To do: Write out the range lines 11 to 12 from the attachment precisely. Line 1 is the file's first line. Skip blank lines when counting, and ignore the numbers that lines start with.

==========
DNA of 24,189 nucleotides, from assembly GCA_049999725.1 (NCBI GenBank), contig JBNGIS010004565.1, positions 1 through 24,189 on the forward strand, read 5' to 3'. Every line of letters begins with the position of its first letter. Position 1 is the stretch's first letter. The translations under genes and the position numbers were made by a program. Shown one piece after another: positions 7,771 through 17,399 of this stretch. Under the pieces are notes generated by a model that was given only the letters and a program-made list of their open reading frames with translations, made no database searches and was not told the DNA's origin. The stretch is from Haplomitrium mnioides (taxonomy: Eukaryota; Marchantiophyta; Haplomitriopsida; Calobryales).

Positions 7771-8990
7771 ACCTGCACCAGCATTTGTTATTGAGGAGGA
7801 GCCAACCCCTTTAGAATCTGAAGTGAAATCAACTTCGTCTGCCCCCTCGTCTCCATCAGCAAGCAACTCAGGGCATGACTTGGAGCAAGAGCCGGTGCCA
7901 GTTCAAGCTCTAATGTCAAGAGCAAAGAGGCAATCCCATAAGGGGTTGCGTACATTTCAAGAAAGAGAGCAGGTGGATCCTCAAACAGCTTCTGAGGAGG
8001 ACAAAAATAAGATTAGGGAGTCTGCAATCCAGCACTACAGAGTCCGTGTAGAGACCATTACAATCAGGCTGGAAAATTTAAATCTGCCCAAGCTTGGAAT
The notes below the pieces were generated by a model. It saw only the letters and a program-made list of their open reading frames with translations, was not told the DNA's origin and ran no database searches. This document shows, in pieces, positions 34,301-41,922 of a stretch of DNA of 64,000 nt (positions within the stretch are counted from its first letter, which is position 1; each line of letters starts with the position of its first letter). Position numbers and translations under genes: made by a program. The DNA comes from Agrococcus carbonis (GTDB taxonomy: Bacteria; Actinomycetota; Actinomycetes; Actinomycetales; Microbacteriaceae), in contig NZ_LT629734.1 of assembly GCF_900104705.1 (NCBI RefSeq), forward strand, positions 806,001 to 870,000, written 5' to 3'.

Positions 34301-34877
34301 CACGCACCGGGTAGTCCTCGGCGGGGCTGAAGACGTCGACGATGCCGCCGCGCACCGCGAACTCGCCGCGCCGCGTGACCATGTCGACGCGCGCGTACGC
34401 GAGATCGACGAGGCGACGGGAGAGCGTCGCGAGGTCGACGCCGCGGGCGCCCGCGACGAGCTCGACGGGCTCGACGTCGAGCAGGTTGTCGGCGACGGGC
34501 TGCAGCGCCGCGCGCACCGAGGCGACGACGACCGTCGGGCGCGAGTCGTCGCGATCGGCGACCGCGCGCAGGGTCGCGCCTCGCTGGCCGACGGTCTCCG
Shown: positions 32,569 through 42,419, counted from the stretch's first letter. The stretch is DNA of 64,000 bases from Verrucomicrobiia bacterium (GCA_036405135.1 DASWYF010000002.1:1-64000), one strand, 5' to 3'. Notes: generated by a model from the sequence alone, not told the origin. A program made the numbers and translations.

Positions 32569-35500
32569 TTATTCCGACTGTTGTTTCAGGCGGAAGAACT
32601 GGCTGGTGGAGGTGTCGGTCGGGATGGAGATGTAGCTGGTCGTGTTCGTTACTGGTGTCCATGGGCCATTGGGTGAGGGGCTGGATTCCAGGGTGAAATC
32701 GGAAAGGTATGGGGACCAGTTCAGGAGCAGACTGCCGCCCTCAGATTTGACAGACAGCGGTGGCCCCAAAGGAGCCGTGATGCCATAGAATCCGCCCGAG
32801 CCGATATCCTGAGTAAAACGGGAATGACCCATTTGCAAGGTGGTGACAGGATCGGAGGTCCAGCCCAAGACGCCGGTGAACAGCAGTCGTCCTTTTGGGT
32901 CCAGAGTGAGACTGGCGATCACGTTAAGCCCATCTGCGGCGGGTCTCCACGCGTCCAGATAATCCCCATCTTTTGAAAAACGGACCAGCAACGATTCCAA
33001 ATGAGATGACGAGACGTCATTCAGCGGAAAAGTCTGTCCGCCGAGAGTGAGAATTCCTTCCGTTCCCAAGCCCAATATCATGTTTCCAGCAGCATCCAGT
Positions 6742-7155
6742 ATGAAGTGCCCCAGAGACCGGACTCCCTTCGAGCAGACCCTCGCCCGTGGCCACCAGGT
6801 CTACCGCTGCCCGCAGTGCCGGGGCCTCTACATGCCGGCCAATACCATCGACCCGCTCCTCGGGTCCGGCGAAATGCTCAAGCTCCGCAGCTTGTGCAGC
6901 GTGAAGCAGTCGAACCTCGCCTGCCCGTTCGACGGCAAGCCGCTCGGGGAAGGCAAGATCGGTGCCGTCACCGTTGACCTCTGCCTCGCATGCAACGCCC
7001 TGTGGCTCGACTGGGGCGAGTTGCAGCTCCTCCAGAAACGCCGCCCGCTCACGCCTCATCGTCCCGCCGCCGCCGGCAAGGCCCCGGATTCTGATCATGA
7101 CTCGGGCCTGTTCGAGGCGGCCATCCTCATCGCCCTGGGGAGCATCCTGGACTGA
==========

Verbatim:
34501 TGCAGCGCCGCGCGCACCGAGGCGACGACGACCGTCGGGCGCGAGTCGTCGCGATCGGCGACCGCGCGCAGGGTCGCGCCTCGCTGGCCGACGGTCTCCG
Shown: positions 32,569 through 42,419, counted from the stretch's first letter. The stretch is DNA of 64,000 bases from Verrucomicrobiia bacterium (GCA_036405135.1 DASWYF010000002.1:1-64000), one strand, 5' to 3'. Notes: generated by a model from the sequence alone, not told the origin. A program made the numbers and translations.